Can Power Be Restored in the Electric City?

A Case Study of Scranton, Pennsylvania

Serious reform must take place at both local and state levels to bring the cost of services in line with the city’s ability to pay.

Once a robust producer of coal, iron, and steel, Scranton, Pennsylvania, is perilously close to financial insolvency. This situation stems from decades of increased government spending in the face of a declining population, a shrinking economy, and an eroding tax base.

A new study for the Mercatus Center at George Mason University thoroughly reviews the relevant economic indicators and fiscal policies to show how the city fell so far. The success of a service-oriented economy relies on (1) a business environment that encourages entrepreneurship, (2) the efficient provision of government services, and (3) a pleasant climate rather than natural resources. Because Scranton cannot control the weather, it needs to work with the state government to create a business climate that fosters economic growth and is able to withstand industry-specific shocks such as those that crippled the city’s coal and steel industries.


During the late 19th century, Scranton, Pennsylvania, was a bustling industrial city. The manufacturing workforce buoyed an economy that relied on coal, iron and steel, and railroads. The confluence of the Great Depression, the rise of natural gas and oil as energy substitutes for coal, and the rise of truck transportation to compete with the railroad led to not only a major shift from a manufacturing to a service economy, but also a huge population exodus. From its peak of more than 143,000 people in 1930, Scranton’s population fell by nearly half to an estimated 75,281 in 2014. Policymakers have failed to adjust to a changing population and economy.

Failure to control employee costs.
As goes a city’s population, so go its tax base and municipal coffers. But Scranton has not made the operational adjustments necessary to offset the revenue lost by such a population decline. To the contrary, state and local government steadily increased in size and cost from 1969 to 1980, spreading more costs over fewer people. The growing dichotomy between the cost of Scranton’s services and its economic base is rooted in an inability to control employee costs that is largely owing to collective bargaining, inadequate pension funding, reliance on debt to cover services and projects, and a complex local and state aid structure.

Fiscal distress and failed recovery plans.
In 1992, the Commonwealth of Pennsylvania classified Scranton as a fiscally distressed municipality. Yet five recovery plans over nearly 25 years have failed to fix these problems:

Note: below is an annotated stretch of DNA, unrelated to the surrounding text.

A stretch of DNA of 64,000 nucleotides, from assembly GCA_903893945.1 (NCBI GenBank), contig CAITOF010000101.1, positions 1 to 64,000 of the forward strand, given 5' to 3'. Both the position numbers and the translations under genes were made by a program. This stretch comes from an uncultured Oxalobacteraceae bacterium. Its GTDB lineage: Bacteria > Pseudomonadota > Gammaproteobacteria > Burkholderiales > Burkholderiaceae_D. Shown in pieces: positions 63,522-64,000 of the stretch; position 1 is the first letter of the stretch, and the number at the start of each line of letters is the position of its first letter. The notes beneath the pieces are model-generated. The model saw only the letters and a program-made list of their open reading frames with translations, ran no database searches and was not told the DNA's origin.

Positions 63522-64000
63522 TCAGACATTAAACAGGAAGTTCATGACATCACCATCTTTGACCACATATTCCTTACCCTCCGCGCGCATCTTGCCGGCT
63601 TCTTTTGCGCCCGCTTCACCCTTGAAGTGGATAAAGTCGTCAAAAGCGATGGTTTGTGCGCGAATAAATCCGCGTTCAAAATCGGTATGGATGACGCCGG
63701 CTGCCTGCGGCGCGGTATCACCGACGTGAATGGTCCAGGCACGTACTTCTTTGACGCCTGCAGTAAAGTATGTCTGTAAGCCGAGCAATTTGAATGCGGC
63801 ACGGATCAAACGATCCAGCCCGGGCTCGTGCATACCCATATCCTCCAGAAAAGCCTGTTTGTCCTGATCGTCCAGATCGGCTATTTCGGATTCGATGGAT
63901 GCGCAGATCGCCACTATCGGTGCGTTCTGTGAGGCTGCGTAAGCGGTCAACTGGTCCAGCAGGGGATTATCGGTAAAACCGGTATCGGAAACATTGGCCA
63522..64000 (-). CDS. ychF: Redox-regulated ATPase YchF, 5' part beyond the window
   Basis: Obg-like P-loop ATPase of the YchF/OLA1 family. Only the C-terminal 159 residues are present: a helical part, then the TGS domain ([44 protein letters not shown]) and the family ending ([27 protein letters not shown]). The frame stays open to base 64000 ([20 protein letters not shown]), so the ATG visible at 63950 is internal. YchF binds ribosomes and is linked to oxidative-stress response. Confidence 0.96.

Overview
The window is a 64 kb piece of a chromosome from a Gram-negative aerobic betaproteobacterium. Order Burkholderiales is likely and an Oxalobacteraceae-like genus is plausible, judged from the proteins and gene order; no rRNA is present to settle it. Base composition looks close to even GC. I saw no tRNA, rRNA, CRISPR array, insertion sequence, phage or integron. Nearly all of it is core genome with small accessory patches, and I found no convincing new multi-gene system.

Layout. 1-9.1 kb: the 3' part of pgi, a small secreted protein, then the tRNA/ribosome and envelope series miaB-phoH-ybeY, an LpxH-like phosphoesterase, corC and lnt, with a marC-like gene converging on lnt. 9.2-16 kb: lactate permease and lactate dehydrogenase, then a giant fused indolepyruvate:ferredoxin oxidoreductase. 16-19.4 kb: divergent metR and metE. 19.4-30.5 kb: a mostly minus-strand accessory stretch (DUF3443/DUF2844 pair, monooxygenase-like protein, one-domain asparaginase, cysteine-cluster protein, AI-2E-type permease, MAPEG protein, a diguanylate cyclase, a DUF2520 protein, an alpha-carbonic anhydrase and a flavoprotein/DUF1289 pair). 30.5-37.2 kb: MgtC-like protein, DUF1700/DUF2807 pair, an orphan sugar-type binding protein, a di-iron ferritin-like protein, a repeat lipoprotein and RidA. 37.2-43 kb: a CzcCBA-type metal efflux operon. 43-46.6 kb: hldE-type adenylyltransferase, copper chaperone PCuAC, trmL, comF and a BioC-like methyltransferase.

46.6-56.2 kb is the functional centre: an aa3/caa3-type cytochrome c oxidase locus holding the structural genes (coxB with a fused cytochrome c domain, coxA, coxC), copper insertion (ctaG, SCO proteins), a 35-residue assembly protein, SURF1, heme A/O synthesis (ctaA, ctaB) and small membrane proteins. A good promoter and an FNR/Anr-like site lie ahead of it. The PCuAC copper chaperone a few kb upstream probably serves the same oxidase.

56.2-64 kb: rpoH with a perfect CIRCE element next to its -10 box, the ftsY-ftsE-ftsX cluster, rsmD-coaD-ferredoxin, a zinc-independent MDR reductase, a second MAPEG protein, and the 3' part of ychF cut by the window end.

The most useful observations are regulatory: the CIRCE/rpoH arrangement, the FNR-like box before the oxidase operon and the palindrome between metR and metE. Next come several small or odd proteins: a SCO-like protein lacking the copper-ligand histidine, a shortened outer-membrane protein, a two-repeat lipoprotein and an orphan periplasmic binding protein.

• The plans included mixtures of borrowing, nonprofit contributions, wage freezes, employee cuts, healthcare caps, skipped pension contributions and escrow funds, and privatization efforts.
  • None of the plans worked as a wholesale, long-term solution. In fact, many of the state’s own policies regarding collective bargaining, pensions, and taxation exacerbated the city’s poor fiscal management and ongoing structural deficits. For instance, the state sets the parameters for municipalities to negotiate pensions and subsidizes these plans; however, pensions are negotiated at the local level. This means promises are made at the local level but subsidized by state taxpayers.


The impact of any fiscal reform depends on how Scranton stacks up against its neighbors. This study compares Scranton to other Pennsylvania cities in population, wages, home prices, and education levels—all indicators of the potential for economic diversity and growth:

  • The relative isolation of Scranton puts it at a geographic disadvantage to several other cities, which are able to leverage the products, services and jobs of larger, closer cities like New York City and Philadelphia.
  • Scranton also ranks lower among comparable cities in income, median home prices, and education levels. All these factors make Scranton less likely to attract young professionals who can launch and grow a new, diverse economy.


Serious reform must take place at both local and state levels to bring the cost of services in line with the city’s ability to pay. Reforms should address the following:

  • Employee compensation. Limit collective bargaining, divest assets, and introduce competition for government goods and services through privatization and subcontracting.
  • Taxes. Eliminate or drastically reduce the business privilege tax, mercantile business tax, and Local Services Tax; revoke the tax-exempt status of organizations that do not meet the definition of “purely public charities” to broaden the property tax base; and potentially lower future property taxes.
  • Pensions. Cap current pensions, close plans, and give government employees the option to enter a new defined contribution system rather than the current defined benefit system.